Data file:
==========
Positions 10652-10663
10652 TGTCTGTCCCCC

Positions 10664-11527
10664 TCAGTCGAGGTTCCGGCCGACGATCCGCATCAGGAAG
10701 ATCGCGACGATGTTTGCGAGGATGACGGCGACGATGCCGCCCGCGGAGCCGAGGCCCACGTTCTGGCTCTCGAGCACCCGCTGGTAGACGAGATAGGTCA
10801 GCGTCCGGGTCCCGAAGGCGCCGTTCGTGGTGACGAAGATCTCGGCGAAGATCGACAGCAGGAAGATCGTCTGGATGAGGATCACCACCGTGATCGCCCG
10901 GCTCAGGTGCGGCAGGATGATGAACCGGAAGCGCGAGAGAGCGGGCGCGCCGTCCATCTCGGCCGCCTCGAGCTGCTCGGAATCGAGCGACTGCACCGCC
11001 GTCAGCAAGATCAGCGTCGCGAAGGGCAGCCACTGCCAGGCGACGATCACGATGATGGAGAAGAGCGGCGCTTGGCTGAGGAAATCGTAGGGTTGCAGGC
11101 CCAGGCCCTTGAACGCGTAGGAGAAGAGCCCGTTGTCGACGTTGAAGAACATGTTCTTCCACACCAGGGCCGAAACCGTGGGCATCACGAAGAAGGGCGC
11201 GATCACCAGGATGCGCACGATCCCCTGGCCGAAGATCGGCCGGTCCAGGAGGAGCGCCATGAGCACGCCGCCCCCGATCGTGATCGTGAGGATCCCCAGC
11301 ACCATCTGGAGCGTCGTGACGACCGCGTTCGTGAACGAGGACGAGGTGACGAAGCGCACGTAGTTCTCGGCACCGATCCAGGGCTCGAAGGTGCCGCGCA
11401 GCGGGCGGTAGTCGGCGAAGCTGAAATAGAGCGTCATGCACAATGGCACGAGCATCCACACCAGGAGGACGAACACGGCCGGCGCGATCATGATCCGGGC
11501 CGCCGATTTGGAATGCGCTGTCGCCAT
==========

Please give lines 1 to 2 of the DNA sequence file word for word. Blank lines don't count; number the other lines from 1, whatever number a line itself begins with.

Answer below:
Positions 10652-10663
10652 TGTCTGTCCCCC